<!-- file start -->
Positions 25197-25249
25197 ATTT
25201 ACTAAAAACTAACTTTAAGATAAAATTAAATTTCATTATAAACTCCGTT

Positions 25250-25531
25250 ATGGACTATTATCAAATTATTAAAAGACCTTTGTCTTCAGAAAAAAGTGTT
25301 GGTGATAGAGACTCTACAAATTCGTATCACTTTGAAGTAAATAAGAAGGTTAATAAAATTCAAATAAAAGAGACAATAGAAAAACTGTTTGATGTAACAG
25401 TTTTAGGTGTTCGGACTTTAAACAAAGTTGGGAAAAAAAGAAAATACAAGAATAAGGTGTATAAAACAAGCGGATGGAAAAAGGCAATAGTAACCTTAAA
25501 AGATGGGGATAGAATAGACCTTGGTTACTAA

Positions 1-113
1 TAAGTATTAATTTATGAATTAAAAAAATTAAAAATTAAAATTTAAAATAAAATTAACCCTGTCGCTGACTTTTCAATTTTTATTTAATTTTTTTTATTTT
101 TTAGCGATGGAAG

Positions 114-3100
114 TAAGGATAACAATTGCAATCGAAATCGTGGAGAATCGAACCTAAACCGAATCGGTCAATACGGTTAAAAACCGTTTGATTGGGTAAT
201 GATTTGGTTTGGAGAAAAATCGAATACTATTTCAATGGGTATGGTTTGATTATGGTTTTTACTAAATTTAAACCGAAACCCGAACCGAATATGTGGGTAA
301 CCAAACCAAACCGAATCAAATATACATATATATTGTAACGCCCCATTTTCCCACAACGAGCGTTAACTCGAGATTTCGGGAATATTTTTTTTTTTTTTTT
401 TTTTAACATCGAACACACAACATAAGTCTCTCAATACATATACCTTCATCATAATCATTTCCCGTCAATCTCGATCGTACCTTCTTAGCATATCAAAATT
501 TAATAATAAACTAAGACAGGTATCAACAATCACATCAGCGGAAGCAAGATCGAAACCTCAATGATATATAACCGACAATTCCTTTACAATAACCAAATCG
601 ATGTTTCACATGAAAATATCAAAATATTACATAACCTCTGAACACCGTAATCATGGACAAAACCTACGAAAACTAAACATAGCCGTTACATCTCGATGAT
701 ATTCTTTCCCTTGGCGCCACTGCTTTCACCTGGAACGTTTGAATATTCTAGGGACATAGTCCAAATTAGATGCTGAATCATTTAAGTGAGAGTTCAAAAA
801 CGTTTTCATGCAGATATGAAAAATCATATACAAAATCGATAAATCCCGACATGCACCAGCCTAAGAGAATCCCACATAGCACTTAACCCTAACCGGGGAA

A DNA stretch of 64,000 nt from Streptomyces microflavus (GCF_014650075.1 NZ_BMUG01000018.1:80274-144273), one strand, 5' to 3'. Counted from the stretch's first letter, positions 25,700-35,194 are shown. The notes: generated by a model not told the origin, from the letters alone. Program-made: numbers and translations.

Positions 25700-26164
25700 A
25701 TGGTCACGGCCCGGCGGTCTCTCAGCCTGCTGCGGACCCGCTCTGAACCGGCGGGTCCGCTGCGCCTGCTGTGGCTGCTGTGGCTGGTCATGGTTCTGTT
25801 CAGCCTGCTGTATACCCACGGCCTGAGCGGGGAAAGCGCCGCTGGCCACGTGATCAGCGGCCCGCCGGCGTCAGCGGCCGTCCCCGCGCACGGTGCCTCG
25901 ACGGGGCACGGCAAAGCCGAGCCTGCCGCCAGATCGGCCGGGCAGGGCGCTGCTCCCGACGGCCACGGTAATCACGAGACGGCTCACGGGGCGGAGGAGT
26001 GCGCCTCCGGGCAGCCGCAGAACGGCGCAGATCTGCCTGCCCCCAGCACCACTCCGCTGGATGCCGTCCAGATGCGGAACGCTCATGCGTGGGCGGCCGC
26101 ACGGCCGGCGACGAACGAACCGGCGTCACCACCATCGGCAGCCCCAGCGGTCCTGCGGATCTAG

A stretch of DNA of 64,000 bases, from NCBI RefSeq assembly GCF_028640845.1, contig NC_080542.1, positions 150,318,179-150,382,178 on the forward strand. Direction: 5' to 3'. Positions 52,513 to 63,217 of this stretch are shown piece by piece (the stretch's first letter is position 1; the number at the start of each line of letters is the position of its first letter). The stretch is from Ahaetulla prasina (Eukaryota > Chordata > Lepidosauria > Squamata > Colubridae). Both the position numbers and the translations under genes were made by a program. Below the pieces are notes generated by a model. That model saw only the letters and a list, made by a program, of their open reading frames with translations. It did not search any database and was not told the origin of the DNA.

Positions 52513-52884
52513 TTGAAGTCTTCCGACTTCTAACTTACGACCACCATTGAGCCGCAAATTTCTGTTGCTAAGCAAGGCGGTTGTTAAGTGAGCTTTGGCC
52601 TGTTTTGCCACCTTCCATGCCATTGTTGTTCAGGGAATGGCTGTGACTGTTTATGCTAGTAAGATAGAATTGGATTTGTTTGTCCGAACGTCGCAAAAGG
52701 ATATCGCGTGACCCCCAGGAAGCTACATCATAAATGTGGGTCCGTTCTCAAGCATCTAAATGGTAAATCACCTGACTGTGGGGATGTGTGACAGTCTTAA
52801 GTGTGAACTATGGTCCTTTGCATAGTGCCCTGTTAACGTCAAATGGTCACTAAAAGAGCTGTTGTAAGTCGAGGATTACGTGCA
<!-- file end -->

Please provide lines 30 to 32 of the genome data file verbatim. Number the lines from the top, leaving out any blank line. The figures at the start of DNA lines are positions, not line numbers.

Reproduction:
Positions 52513-52884
52513 TTGAAGTCTTCCGACTTCTAACTTACGACCACCATTGAGCCGCAAATTTCTGTTGCTAAGCAAGGCGGTTGTTAAGTGAGCTTTGGCC
52601 TGTTTTGCCACCTTCCATGCCATTGTTGTTCAGGGAATGGCTGTGACTGTTTATGCTAGTAAGATAGAATTGGATTTGTTTGTCCGAACGTCGCAAAAGG